7 min read

Thoughts on podcast intros

(Being a podcaster, I spend a lot of time thinking about podcasting from a craft perspective—looking at what other podcasts do and considering what works or doesn't work about those shows. I decided recently that I wanted to start including some of those thoughts in this newsletter, and I hope that's of interest to you. If not, I'll try to make it clear in the subject line when I'm going to talk about podcasting, so you can skip them more easily.)

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I was listening to Chuck Tingle and McKenzie Goodwin's podcast My Friend Chuck this morning and thinking about how much I enjoy their introductory banter. It got me to thinking about podcast intros and how divisive they can be. Some people love them, some people hate them. I think what it comes down to, really, is whether you listen to podcasts more for their content (and therefore you mainly think of them as a conduit for delivering that content) or whether you listen to them more for their personalities. Obviously, there is a lot of overlap. I think most listeners respond to the hosts on a personal level, and want the hosts to be interesting or genial or entertaining. And I think most people also want the content to be compelling. But I think it’s a meaningful distinction and one worth thinking about when considering what kind of show you want to make and what kind of audience you hope to attract.

The most common complaint I hear about podcast intros is that they are a waste of time, that people don’t want to hear all the “blah blah blah,” and would rather just skip straight to the good stuff. I think that makes sense if you're listening mainly for content. I think in extreme cases, this kind of listener might think of the hosts as incidental or interchangeable—it’s not the host that matters, it’s everything else. That’s a bit reductive, of course, because I think most people understand on some level that the host’s style and demeanor and the qualities of their voice does make a difference in how the rest of the content is framed and delivered.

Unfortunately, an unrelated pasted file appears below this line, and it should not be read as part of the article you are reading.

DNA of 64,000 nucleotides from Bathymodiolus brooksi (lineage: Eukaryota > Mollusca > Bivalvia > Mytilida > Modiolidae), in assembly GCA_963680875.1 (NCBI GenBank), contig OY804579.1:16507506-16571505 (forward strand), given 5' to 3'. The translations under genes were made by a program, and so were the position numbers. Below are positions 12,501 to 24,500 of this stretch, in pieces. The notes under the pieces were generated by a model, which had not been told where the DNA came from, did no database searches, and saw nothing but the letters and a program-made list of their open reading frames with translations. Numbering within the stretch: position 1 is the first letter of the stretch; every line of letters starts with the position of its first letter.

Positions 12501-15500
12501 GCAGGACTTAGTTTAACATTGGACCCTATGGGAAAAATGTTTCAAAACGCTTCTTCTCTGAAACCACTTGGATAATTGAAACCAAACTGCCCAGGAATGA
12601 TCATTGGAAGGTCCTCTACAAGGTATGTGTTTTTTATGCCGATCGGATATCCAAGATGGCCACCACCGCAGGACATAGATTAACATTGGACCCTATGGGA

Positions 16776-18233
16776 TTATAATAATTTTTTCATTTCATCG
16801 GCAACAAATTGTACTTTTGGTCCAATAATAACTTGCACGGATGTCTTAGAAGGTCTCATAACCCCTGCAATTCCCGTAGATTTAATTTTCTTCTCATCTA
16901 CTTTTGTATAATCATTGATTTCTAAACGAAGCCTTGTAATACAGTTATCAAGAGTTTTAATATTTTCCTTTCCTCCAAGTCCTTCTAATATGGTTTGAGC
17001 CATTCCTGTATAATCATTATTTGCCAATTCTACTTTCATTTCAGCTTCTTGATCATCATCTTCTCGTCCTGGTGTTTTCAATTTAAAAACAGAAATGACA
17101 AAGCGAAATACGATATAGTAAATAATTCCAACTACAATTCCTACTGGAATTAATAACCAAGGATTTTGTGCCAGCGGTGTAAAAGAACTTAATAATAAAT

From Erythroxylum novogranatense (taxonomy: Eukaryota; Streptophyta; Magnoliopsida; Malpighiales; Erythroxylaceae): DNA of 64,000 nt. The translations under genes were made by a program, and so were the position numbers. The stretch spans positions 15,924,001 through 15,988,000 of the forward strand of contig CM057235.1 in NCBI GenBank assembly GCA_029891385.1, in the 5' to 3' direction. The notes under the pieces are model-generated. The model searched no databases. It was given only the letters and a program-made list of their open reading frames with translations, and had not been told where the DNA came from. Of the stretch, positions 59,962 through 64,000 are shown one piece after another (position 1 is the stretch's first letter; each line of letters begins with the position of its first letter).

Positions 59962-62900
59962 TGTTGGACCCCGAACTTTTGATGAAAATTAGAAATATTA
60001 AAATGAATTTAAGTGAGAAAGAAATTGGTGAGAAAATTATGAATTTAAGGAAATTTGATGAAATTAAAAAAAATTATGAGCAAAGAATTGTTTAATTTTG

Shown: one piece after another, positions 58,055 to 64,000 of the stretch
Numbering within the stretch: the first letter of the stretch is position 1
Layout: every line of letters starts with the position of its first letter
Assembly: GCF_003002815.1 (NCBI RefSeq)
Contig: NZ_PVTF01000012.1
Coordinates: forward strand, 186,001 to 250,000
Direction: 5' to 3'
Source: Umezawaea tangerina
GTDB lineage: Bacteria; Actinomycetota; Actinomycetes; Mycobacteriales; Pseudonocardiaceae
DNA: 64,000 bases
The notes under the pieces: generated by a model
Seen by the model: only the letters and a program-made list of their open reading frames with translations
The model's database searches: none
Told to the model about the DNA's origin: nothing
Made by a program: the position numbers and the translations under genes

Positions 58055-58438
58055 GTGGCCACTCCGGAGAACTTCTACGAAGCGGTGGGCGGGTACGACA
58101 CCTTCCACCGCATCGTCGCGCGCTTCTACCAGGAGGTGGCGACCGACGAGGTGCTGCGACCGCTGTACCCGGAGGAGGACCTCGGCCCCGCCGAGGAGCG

On the other hand, there are listeners who don’t mind intro monologues or banter, or who actively enjoy such. And I think this speaks to another aspect of podcasting people talk about a lot, which is the intimacy, and the relationship between listener and show/host. You hear this all the time, right? How having a podcaster’s voice in your head on a regular basis makes them a part of your inner life. How it almost feels like you’re friends or even family, even though intellectually you know that you’ve never met or even spoken.

Again, I do think there’s a lot of overlap here, because many people who dislike intros can still feel that relationship or connection to a show or its hosts. And many people who feel that connection will still get bored with some episodes if the content isn’t there.

I suspect that part of this also has to do with what kind of shows one gravitates toward. If you’re mainly listening to interview shows or round-table discussion shows or the ubiquitous “two guys talking” type of show, I think you’re more likely to feel that personal connection. (My gut feeling is also that the more DIY or casual sounding the podcast is, the more you may feel that connection—assuming that it is interesting or well-produced enough that you stay listening.)